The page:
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The private rented energy efficiency clock is ticking


Paragon Bank Managing Director of Mortgages, Richard Rowntree, discusses how Government energy efficiency proposals will impact the private rented sector.

The clock is ticking. Under Government proposals, all new property being let for new tenancies in the private rented sector (PRS) must have an energy performance rating of at least C by 1 April 2025. By 2028, that applies to all let property.

Landlords have had a lot to deal with in recent years – consistent changes to the tax and regulatory environment for example – so you can understand why climate change and the energy performance of property hasn’t always been their top priority.

However, this must change, particularly if these policies are implemented.

The Government has an overall target of making the UK’s housing stock carbon neutral by 2050, but clearly private rented homes are first in line of sight. Overall, greenhouse emissions from homes has reduced by 16% compared to 1990 levels, but homes are still responsible for 15% of UK greenhouse gas emissions, which increases to 22% if you include electricity consumption.

To help landlords meet these targets, the Government has proposed increasing the ‘landlord’s cap’. As it stands, landlords are allowed to offer homes with a lower rating than Band E if they spend £3,500 every five years to improve the property's energy efficiency. However, this minimum spend will increase to £10,000 after the Band C rules are implemented.

The energy efficiency of private rented sector stock has made great strides since 1996, when buy-to-let finance became more commonplace. According to the latest English Housing Survey, published just before Christmas, the PRS had a better SAP rating - the Government's method for calculating the energy performance of dwellings - than the owner-occupied sector.

Nearly four in 10 privately rented homes in England – 38.3% - have an Energy Performance Rating of C or above, compared to 35.5% in the owner-occupied space. Worryingly, however, that means that six out of 10 homes are below this level and require further investment.

Of course, it’s estimated around two thirds of the PRS is not financed with a buy-to-let mortgage so the PRS properties on buy-to-let lenders’ books are likely to be weighted in the higher echelons of EPC ratings. The energy efficiency of a property is certainly a core component of our underwriting and focus of our in-house team of surveyors.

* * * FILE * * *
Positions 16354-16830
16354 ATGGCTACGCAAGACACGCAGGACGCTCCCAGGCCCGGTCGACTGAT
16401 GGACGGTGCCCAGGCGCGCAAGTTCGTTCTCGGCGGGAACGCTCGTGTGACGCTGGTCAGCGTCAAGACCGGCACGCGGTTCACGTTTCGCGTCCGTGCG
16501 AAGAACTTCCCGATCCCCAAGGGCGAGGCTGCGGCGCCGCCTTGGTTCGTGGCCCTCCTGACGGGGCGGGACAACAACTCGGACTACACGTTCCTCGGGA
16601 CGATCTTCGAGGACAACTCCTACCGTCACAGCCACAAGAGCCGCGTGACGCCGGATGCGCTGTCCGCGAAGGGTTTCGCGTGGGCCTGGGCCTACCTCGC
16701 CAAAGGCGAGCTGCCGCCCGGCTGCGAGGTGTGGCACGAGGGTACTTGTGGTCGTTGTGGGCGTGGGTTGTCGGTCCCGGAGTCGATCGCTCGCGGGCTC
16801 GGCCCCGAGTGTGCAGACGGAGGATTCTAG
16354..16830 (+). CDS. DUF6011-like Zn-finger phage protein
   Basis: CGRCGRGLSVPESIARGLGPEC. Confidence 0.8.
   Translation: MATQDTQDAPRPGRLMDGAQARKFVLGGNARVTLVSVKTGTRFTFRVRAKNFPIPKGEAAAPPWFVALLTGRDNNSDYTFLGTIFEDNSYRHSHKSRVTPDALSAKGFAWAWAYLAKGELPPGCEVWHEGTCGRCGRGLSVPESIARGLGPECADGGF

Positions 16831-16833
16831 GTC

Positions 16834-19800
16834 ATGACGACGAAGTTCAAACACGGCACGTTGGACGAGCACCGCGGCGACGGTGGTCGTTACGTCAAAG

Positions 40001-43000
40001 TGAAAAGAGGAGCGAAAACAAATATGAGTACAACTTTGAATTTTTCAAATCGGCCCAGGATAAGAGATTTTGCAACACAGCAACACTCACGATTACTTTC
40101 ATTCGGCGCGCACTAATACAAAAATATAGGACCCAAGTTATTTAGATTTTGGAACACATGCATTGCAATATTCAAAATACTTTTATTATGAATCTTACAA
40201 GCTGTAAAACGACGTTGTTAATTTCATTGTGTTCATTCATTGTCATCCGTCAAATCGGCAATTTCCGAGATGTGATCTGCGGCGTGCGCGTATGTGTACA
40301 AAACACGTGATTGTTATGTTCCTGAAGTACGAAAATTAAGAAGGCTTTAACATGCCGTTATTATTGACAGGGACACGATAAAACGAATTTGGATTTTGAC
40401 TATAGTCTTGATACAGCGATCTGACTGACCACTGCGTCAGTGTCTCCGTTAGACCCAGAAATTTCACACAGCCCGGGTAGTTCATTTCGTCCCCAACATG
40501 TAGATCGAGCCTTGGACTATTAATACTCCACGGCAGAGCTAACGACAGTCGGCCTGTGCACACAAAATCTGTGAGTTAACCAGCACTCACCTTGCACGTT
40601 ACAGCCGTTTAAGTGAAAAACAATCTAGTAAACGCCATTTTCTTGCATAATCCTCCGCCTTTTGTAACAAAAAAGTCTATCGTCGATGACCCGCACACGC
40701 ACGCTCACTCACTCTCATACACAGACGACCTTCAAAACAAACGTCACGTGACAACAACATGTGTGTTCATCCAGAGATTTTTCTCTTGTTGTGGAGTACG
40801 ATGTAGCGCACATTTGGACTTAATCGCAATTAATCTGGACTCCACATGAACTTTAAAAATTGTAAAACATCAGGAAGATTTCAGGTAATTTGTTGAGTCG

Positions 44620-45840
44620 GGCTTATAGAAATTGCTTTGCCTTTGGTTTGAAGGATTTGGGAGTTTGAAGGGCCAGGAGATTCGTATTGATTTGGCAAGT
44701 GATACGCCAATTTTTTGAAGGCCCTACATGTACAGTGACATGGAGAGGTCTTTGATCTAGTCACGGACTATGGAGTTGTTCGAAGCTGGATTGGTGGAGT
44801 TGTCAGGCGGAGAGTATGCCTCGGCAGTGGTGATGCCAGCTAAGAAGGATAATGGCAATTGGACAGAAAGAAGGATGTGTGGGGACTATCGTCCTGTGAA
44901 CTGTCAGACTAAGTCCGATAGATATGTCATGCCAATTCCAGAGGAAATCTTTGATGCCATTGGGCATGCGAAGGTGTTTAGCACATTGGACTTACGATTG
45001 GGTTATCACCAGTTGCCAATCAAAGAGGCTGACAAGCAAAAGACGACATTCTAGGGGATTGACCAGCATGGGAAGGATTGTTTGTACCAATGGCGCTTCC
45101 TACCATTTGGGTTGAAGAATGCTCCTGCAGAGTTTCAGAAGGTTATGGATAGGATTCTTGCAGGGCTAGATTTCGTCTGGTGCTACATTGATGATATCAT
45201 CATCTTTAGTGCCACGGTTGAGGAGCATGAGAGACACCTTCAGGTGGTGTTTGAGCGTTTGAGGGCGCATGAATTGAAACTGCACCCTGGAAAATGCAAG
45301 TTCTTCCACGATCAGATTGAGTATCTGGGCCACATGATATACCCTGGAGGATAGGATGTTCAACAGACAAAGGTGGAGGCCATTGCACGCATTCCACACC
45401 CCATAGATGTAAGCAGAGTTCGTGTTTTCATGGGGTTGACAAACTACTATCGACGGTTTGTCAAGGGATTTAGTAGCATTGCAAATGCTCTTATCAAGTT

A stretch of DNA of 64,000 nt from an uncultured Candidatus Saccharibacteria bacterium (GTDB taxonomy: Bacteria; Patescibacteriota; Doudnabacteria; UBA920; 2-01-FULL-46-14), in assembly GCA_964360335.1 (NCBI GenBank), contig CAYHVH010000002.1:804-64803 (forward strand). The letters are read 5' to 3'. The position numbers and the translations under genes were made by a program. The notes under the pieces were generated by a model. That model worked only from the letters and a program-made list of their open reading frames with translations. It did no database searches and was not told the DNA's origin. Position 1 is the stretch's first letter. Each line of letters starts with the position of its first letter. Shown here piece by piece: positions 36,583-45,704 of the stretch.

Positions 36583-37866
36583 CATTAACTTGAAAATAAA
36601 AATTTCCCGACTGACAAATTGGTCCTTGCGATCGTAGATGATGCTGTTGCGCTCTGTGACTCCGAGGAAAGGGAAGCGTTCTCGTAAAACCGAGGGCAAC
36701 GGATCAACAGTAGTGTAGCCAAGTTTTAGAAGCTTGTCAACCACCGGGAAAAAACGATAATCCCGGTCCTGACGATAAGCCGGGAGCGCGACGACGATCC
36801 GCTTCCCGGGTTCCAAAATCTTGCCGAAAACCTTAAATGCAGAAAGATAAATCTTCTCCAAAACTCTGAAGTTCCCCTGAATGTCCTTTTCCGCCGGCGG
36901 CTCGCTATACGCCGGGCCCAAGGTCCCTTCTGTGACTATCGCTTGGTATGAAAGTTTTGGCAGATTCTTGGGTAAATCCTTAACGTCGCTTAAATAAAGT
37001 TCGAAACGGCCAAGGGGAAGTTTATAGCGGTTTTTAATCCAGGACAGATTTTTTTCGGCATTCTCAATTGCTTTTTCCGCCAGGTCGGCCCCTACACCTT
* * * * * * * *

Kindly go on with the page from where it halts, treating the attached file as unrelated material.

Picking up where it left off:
However, despite the improvements made over the past 25 years, the profile of PRS stock means that it has a greater challenge than other tenures. Just under half of PRS dwellings are built pre-war, whilst a quarter are mid-terraced, which are more difficult to generate tangible improvements. Concerns have also been raised about previous technologies, such as solar panels, not delivering the expected returns.

However, that is a challenge and not a barrier to improvement. New technologies are expected to become more commonplace, such as battery storage for renewable energy, which could have a greater impact on a property’s energy rating.

Government finance schemes already exist to help landlords improve the energy performance of properties, but lenders will have an important role to play. It’s clear there needs to be joined-up

thinking between policymakers, landlords and the financial community to ensure finance is available to fund home improvements. Green finance initiatives will become more commonplace as the sector wakes up to the threat – and opportunity – climate change presents.

We have made our first move in this area with our green further advance range. Landlords will be able to apply for fee-free further advance to top up any support they receive under the Government’s Green Homes Grant, which is available until March next year. It’s a small step and there is more to come.

We are looking at how else we can help our customers improve their existing properties, whilst also encouraging landlords to target properties that are more energy efficient when adding to their portfolios.

We are yet to see the final outcome of the Government’s energy proposals for the PRS, but the direction of travel is clear. All housing stock must become more energy efficient and it will be the PRS that the Government is prioritising. Landlords and lenders must be prepared.